My top ten My Little Pony songs


Alongside anime I’ve always been a huge fan of Western animation, including My Little Pony: Friendship is Magic. There are so many things I love about this show but for this post I thought I’d focus on one thing – music. I’m always impressed with the variety of music MLP offers, from soulful ballads, to upbeat numbers, to dramatic duets. Read on to find out my top ten favourites and why I think they’re some of the best…and a great reason to watch this fantastic show.

10. At the Gala

This was the offering for the finale of the first season of My Little Pony. It was the first time we saw MLP doing some really fun things with each pony’s personality in relation to music, and I love the way the mane six’s themes join at the end.

9. Hearts Strong as Horses

“We’re kinda short, but so what? We don’t get defeated/We could take a little break but, we don’t need it”. This song really sums up the Cutie Mark Crusaders perfectly and it’s my favourite of their songs with so much boundless optimism!

8. B.B.B.F.F.

This is a short but sweet introduction to Twilight’s older brother, Shining Armour, with a really nice emotional key change.

7. Battle – Equestria Girls: Rainbow Rocks

Kazumi Evans adds a feisty edge to Rarity’s vocal style to transform into the captivating villain Adagio Dazzle in this rocky number. It’s a really fun song designed to seduce us into embracing our darker, more selfish side with a strong hook.

6. This Day Aria

Not only is this song a magnificent duet of good versus evil, it makes a meta joke, as it musically uses a “deceptive cadence”, which is a clever reference to the evil Princess Cadence. The theme of a female villain and a wedding feels similar to Disney’s Little Mermaid, in a good way.

5. The Spectacle

My Little Pony proves they can do techno-pop with an effortless Lady Gaga-esque song that I think could easily been a chart-topper if it were released mainstream.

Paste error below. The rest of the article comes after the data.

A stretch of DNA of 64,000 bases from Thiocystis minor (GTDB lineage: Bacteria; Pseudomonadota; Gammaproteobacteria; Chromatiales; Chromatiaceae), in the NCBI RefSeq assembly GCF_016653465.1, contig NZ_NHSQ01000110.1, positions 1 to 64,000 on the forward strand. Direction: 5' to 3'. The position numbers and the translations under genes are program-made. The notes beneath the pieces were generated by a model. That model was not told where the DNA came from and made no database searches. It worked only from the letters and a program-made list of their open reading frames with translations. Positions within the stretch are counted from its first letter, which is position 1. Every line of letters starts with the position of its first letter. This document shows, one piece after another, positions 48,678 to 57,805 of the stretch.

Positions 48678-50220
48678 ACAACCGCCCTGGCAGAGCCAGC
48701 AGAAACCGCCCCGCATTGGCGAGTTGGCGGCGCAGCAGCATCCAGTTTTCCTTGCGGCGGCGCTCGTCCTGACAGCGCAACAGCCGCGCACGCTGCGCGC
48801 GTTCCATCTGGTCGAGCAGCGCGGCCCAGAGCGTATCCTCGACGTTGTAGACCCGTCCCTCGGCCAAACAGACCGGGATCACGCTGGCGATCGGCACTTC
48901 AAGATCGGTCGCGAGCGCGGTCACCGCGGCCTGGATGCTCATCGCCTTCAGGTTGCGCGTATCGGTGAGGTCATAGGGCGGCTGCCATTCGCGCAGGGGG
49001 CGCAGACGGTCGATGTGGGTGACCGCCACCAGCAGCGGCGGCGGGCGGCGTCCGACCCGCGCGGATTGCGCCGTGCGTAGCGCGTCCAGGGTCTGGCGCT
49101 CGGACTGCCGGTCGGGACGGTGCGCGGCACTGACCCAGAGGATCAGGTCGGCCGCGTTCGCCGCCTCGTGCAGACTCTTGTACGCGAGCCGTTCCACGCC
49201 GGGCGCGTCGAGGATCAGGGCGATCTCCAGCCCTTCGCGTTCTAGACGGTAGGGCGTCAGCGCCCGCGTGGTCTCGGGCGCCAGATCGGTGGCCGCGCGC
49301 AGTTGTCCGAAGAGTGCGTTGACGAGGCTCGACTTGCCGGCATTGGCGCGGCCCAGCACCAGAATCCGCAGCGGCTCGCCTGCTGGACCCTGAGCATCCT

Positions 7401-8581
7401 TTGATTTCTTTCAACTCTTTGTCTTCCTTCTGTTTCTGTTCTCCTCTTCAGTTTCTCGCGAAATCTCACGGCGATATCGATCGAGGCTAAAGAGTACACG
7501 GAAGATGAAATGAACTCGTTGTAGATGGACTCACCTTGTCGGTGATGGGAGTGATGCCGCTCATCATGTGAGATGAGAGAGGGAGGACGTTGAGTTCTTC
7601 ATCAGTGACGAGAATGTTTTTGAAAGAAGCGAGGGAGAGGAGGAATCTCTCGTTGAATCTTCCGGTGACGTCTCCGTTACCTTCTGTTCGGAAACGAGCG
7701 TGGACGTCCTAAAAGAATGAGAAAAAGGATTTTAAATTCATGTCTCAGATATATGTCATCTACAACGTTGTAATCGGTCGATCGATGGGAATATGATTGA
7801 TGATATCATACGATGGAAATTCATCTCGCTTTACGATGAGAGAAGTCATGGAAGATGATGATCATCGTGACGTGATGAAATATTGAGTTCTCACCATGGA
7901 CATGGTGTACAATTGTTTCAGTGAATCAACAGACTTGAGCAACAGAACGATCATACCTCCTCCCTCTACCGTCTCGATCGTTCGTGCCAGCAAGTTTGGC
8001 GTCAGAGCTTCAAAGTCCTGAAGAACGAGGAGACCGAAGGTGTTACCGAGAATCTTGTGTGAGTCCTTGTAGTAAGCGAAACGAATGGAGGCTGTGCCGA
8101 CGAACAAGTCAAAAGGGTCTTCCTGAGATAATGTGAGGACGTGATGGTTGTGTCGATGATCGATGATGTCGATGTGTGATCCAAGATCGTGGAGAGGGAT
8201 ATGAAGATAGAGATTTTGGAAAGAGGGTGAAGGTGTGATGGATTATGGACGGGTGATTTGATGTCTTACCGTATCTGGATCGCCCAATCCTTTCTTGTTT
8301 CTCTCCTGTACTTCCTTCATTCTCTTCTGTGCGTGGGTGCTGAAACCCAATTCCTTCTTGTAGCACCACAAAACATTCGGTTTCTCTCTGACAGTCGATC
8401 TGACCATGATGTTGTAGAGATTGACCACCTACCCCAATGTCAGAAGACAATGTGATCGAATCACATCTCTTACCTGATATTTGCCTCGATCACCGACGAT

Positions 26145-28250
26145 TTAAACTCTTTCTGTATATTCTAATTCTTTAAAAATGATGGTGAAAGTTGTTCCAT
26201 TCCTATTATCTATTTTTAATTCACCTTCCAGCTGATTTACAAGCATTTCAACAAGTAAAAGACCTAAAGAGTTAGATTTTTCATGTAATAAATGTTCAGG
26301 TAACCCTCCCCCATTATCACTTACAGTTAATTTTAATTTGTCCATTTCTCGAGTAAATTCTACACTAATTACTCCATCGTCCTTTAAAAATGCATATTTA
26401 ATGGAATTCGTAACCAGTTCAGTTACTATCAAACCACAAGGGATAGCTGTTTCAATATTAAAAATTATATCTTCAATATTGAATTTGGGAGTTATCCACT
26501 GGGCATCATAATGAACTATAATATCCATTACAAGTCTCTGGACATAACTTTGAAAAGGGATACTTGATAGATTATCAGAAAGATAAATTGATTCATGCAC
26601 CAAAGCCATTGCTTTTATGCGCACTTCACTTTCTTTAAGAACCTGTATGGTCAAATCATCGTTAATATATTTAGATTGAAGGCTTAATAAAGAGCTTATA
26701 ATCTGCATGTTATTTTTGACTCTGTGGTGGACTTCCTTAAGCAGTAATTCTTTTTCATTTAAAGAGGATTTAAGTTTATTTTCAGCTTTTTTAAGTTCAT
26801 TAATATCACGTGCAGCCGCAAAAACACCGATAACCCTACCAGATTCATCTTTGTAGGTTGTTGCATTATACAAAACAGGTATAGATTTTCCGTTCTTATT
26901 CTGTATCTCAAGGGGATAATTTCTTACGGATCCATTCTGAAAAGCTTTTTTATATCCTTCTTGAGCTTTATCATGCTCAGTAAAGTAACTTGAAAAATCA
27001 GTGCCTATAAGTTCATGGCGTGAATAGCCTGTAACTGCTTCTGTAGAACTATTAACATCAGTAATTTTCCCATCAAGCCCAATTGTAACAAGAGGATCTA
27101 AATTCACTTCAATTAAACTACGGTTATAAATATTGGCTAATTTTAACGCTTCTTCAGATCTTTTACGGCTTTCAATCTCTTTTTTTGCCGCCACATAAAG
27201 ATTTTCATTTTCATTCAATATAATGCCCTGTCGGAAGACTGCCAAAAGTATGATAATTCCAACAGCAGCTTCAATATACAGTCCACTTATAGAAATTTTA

4. The Magic Inside (I Am Just A Pony)

Another musical turn from Lena Hall who casts off her “razzle dazzle” from my favourite song in fifth place, and offers a raw soulful piano ballad with some moving vocals. Just don’t ask how she’s managing to play piano with hooves…

3. What More is Out There – Equestria Girls: The Friendship Games

The entirety of The Friendship Games is one brilliant song after another in my opinion, so it’s tough to pick a winner, but the song that stood out for me is Twilight’s hopeful ode to a new beginning. It starts humbly and builds into something to rival any Disney number of a heroine eager to start their journey. Unlike some of the cutesier MLP numbers it asks bigger questions that anyone could relate to – “Will I find what I’m looking for if I just do it on my own?”

2. The Midnight in Me – Equestria Girls: Legend of Everfree

I could sing this ballad all day. It’s a shame that Daniel Ingram’s full length version didn’t make it to the film, but this one minute and thirty seconds packs a punch, and is a pretty powerful metaphor for depression at that…

1. Pinkie Pie’s Smile Song (Come on Everypony Smile, Smile, Smile)

My number one has to be Pinkie Pie’s Smile Song! This is the first song I heard that I felt sounded like it could be a full song in its own right outside the context of the show, and it really cemented Pinkie Pie as my favourite character by so brilliantly encapsulating what a huge heart she has. I challenge you to watch it and not, well, smile!

There are so many other My Little Pony songs I love that I couldn’t fit on here. Which ones do you love? Leave a comment below and let me know!



Miraculous Ladybug


Miraculous Ladybug is a Korean-French animation, the brainchild of Thomas Astruc and produced by multiple animation companies including Japanese company Toei Animation and The Walt Disney company.